I perceive my six month field work in Vancouver, British Columbia, Canada to be more of a food adventure rather than “field work”. On my adventures I have come across many wonderful and wonderfully weird items of food. Vancouver has a diverse food scene reflecting its multicultural population. For example the Richmond Night Market, an annual summer market held in the City of Richmond has a variety of food stalls selling foods such as bubble tea and chocolate covered bacon (sounds gross, but tastes pretty darn good). Over the past five years there has been an increased change in the Vancouver food scene. The most noticeable is the rise of the number of food trucks which started off with Japadog, selling Japanese style hotdogs (see Burnett, 2012 for further details). For the purpose of this blog entry I choose to focus on Vij’s Railway Express food truck.
Vij’s food empire
Vij’s is well known for its Indian fusion food, pairing local and seasonal ingredients with Indian spices. The Vij’s line is owned and run by Vikram Vij and his wife Meeru Dhalwala. The Vij’s food portfolio consists of two restaurants Vij’s which opened in 1994, and Rangoli in 2004, which is located next door to Vij’s. They have also published two cook books, Vij’s: Elegant and inspired cooking (2006) presenting recipes that are served at the restaurant, and Vij’s at home: Relax, honey (2010) presenting recipes that Vij and Dhalwala cook at home. There is also a line of ready made meals which are sold at Rangoli and in high end grocery stores throughout the city. More recently Vij’s Railway Express which was launched in June 2012. One can therefore argue that Vij’s is not just merely an establishment in Vancouver, but more of a brand that has re-defined Indian cuisine in Vancouver beyond the Punjabi and Indian Raj styles of Indian cuisine.
Vij’s Railway Express
Vij’s Railway Express is located in the heart of Vancouver downtown and is often seen at food truck festivals. The menu for the food truck is inspired by foods Indian railway food, using locally sourced ingredients. The blueberry lassi (figure 1) is the food truck’s most innovative product, as far as fruit flavoured lassi is concerned mango is usually the most commonly used fruit. However, Vij’s take on the lassi uses local blueberries, and is served in a plastic bag with a straw. The blueberry lassi reflects Vij’s ethos of combination of the local with the Indian, and offering something that is unique.
The food truck offers patrons dishes that are available at Rangoli, the slightly more affordable restaurant out of the two, and also has other dishes such as the butter chicken schnitzel, which is described by Dhalwala (2010, p. 166) as a “signature family dish”. For customers, it gives them the opportunity to purchase a dish that is consumed in the Vij-Dhalwala household. Vij’s Railway Express is the only Vij’s establishment which serves butter chicken, as Vikram was determined not to serve butter chicken at his restaurant because every other Indian restaurant does. Butter chicken appears to be a popular food among Canadians, and is featured in almost every way possible, like butter chicken pizza, butter chicken lasagne, and butter chicken poutine (I eagerly await for invention of butter chicken ice cream)!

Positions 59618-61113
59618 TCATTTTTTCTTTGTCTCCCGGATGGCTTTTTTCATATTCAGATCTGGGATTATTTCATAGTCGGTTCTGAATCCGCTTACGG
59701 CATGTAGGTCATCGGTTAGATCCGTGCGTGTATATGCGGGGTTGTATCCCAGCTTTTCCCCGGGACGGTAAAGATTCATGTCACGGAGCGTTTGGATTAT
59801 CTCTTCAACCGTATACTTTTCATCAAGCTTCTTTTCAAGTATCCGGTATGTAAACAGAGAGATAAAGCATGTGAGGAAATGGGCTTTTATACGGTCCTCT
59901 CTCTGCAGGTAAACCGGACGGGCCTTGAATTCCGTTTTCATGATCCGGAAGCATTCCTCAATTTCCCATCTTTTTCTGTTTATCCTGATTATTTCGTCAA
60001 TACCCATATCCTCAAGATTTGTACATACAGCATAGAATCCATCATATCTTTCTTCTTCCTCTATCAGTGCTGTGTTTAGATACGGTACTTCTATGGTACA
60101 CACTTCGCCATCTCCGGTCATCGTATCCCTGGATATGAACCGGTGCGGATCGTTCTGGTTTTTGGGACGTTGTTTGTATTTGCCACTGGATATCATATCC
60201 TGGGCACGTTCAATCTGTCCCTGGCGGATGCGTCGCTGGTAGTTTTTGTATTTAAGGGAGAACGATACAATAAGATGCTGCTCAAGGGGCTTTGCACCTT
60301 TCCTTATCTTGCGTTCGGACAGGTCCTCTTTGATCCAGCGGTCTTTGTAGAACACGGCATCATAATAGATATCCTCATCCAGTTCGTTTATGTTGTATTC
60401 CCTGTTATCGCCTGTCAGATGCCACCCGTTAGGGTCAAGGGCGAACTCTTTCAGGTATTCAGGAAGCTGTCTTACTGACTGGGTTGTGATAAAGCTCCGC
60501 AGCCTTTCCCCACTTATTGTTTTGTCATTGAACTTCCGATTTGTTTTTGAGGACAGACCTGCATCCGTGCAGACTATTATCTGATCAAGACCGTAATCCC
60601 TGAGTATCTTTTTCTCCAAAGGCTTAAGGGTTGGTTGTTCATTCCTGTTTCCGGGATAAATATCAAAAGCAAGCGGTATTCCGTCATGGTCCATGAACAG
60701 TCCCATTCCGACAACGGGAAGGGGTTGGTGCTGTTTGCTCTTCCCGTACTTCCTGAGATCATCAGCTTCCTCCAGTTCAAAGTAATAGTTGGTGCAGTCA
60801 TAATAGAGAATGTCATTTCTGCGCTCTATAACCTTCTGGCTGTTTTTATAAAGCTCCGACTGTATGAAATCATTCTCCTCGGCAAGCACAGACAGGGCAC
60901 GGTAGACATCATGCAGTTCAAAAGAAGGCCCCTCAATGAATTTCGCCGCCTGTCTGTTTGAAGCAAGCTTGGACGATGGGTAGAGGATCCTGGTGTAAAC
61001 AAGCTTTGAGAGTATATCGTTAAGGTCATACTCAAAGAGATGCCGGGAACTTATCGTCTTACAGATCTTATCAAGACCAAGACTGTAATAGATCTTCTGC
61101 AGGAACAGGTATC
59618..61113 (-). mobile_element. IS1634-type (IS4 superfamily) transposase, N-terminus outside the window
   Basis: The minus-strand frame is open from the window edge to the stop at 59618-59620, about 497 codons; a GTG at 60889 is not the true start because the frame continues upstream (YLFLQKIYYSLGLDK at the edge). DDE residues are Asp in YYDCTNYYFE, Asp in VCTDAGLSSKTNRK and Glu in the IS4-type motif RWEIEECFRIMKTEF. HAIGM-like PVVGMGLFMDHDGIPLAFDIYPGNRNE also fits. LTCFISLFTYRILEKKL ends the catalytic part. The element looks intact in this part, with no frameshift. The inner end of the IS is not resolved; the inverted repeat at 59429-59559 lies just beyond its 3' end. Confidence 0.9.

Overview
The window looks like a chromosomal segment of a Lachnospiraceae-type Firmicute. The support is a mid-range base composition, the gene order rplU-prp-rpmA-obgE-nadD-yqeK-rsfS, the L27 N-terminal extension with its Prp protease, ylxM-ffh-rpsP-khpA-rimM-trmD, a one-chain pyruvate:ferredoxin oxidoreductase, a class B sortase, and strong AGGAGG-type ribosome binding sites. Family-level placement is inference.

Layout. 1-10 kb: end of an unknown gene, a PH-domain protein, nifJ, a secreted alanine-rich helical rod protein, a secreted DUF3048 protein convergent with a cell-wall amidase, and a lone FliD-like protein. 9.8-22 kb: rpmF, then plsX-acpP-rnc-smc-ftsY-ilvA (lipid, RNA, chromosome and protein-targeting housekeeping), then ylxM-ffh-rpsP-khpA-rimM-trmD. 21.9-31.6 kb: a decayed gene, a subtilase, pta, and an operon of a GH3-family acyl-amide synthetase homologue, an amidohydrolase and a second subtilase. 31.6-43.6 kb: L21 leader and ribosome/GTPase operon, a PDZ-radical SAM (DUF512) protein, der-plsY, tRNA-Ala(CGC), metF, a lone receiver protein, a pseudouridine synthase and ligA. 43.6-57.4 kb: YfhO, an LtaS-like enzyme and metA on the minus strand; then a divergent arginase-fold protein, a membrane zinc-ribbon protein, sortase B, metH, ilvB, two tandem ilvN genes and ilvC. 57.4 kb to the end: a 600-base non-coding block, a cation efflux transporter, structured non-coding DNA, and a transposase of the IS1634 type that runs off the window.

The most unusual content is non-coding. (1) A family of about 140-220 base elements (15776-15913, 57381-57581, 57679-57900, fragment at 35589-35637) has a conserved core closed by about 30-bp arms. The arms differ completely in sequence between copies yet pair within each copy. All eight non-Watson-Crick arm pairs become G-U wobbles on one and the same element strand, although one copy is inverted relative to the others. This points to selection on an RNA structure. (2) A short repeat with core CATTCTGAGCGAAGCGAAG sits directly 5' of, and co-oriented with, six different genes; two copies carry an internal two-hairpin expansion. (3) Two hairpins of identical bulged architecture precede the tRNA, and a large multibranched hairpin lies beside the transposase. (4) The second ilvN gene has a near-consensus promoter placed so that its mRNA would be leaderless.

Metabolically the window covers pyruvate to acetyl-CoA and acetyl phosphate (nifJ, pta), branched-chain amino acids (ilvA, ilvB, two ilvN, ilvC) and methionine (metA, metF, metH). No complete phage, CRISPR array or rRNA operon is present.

The truck itself is also interesting in terms of the use of paisley patterns, which are associated with Indian design. The logo is an impression of a stamp with the Indian emblem in the middle with Vij’s Railway Express written on the outside in English and Hindi (figure 2).
What is particularly striking is the slogan (figure 3): “Curry art in motion”, indicating that it is food on the move and that cuisine is an art, not just something that we eat or in Vij’s case, just a business.
The establishment of a food truck has made what is seen as gourmet cuisine more accessible and available to a wider audience.
Food for Thought
The example of Vij’s railway Express highlights the City of Vancouver’s food philosophy of using fresh local ingredients wherever possible, especially where sustainability and food security are concerned. More importantly it also highlights the interaction between multiculturalism and food, not in terms of the consumption of ethnic foods, but going beyond this by getting immigrant communities to think about how they interact with food, by using fresh local ingredients in their daily lives, and for people to question where food comes from. For Dhalwala this is all about defetishizing the commodity.
Burnett, K. (2012) Restaurants that changed Vancouver: Japadog. Spacing Vancouver (online). Retrieved from: http://spacing.ca/vancouver/2012/09/12/restaurants-that-changed-vancouver-japadog/
Dhalwala, M. and Vij, V. (2010) Vij’s at home: Relax, honey Vancouver: Douglas and McIntyre
Vij, V. and Dhalwala, M. (2006). Vij’s: Elegant and inspired Indian cuisine Vancouver: Douglas and McIntyre
Priya Vadi (PhD Candidate)